Covered Bridge potato chip strike ends in “tremendous victory”

ILCA, First Place, Saul Miller Award for Collective Bargaining

After more than five months on the picket line, the workers at the Covered Bridge Potato Chip company in Hartland, New Brunswick, just won their first collective agreement. They held the line from the sub-zero depths of winter until the bright sun of spring shone down on their small eastern Canada town. In the words of striking worker Betty Demerchant, “It was a rough winter, but the weather is coming our way.”

Outlasting the boss who originally said he would “never ever, ever” allow his factory to become a union environment, and who became infamous after telling workers, “Screw you and your f*cking union,” the members of UFCW Local 1288P have achieved what their president Dan Smith is calling a “tremendous victory.”

The strike and boycott of Covered Bridge began January 5th after more than two years of failed negotiations between the company and workers over the terms of the first collective agreement. Though the workers had been in a legal strike position since June of 2015, their representatives remained at the bargaining table for months afterward in an attempt to hammer out a deal. After the employer, Ryan Albright, started retracting his earlier offers and substituting even worse proposals in their place, it became clear that the only option left was to strike.

At issue was a lack of seniority protections which often left experienced workers pushed down the list for shifts so that the company could schedule lower-paid new employees first. Stagnating salaries, which for some workers stayed at the minimum wage rate even after years on the job, were another main sticking point.

All down the list, the members of 1288P achieved gains on every one of the major goals they had set out in previous negotiations. The new three-year agreement, which was ratified with 71 percent support, includes provisions for job security and seniority protections. It also provides new allowances for boots and clothing required for work, as well as a pay increase for employees.

The strike was a hard-won victory though, with Albright bringing in scab labor to fill positions in the snack processing plant and seeking legal action in an attempt to dismantle the union. In February, Covered Bridge filed an application with New Brunswick courts claiming that it had collected the signatures of 24 employees, or “statements of desire,” expressing their wish to no longer be represented by the union.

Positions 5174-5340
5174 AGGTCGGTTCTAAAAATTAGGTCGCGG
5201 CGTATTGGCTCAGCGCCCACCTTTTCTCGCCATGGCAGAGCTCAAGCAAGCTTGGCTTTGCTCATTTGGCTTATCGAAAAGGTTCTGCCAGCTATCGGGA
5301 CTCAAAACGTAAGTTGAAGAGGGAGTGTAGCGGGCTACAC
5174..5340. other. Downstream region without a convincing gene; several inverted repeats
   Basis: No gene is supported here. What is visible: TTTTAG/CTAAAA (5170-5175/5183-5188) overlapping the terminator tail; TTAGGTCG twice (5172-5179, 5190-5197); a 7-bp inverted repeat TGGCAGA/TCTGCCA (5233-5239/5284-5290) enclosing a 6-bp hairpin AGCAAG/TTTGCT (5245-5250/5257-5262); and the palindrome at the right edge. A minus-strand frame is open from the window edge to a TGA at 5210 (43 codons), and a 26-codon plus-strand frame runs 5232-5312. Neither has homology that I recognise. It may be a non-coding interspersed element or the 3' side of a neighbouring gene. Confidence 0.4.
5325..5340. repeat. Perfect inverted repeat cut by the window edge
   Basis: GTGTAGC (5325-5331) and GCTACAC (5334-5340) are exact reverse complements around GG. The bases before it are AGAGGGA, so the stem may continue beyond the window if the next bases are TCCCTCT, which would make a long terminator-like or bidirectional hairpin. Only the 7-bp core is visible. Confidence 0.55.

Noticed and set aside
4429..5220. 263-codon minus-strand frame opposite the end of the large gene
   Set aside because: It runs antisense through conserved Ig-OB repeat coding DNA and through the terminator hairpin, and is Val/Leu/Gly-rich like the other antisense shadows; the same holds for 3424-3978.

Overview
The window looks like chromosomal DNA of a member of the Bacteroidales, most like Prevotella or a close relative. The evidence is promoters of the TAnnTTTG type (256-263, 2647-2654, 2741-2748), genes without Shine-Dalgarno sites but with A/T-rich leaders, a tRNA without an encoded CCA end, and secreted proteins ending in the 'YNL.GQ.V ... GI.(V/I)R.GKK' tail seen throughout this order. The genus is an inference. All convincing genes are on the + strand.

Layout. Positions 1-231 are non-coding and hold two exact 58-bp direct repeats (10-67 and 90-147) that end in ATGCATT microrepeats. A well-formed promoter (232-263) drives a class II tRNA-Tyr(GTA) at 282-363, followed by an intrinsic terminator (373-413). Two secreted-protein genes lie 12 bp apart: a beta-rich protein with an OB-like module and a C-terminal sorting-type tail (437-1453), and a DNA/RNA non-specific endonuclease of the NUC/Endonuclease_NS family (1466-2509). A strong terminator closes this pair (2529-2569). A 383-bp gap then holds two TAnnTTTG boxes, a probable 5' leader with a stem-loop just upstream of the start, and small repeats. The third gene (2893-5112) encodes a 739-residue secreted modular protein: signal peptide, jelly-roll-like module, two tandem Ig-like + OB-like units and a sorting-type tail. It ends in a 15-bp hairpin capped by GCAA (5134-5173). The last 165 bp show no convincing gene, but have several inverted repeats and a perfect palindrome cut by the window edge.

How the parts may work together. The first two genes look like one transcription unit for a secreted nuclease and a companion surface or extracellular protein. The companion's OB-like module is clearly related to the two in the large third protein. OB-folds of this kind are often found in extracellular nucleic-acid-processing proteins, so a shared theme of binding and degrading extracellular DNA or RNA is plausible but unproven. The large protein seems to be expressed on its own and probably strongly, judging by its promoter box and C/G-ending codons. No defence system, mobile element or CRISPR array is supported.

The judge threw out the company’s case, clearly implying that the signatures might have been coerced.  Justice Terrence Morrison rejected the application, saying that the New Brunswick Labour and Employment Board had been correct in its assessment that the statements of desire were not “the voluntary will of the bargaining unit employees.”

In his opinion, Morrison went on to write, “The Board concluded that the section of the signatures by the applicant [the company] was tainted by employee perceptions of employer influence.” Basically, the statements of desire were no good because the company had possibly collected them through either direct or implied coercion.

Carl Flanagan, the spokesperson for UFCW nationally, expressed hope at the time that the court’s decision would bring Covered Bridge back to the table to reach a settlement. Albright and the company’s management, however, still refused to bargain. The lack of legislation forcing employers to negotiate with unionized labor in New Brunswick (something most other Canadian provinces have in place), also contributed to the prolongation of the strike, according to the New Brunswick Federation of Labour.

The company returned to negotiations and concluded an agreement with workers, however, just days after the union’s boycott went national.  On May 17th, activists from UFCW Canada, supported by affiliates of the Canadian Labour Congress (CLC) across the country, carried out a National Day of Action to bring its boycott of Covered Bridge chips to the wider public. Leaflets spotlighting the strike and the struggle of the workers at 1288P were distributed outside major grocers and retailers from coast to coast. U.S. retailer Aldi was also petitioned by unions on both sides of the border to halt its contracts with Covered Bridge.

Albright had originally said that the strike by 1288P members was just a “small bump in the road.” Five months later, it appears he underestimated the resolve of the workers in his plant. As Smith, the 1288P president said, “Through thick and thin and through one of the most frigid winters ever, they never lost faith and were ready to hold the line for as long as it took to get a fair first contract.”

New Brunswick Federation of Labour president Patrick Colford announced, “I firmly believe that the five months was well worth it…this was a great victory for all workers.”

At a time of austerity and after years of reversals for unions, the victory at Covered Bridge shows that united action can still deliver results even in an era when many have been eager to write the eulogy for organized labor. Solidarity ain’t dead yet.

Photo: UFCW Canada


C.J. Atkins
C.J. Atkins

C.J. Atkins is the managing editor at People's World. He holds a Ph.D. in political science from York University in Toronto and has a research and teaching background in political economy and the politics and ideas of the American left. In addition to his work at People's World, C.J. currently serves as the Deputy Executive Director of ProudPolitics.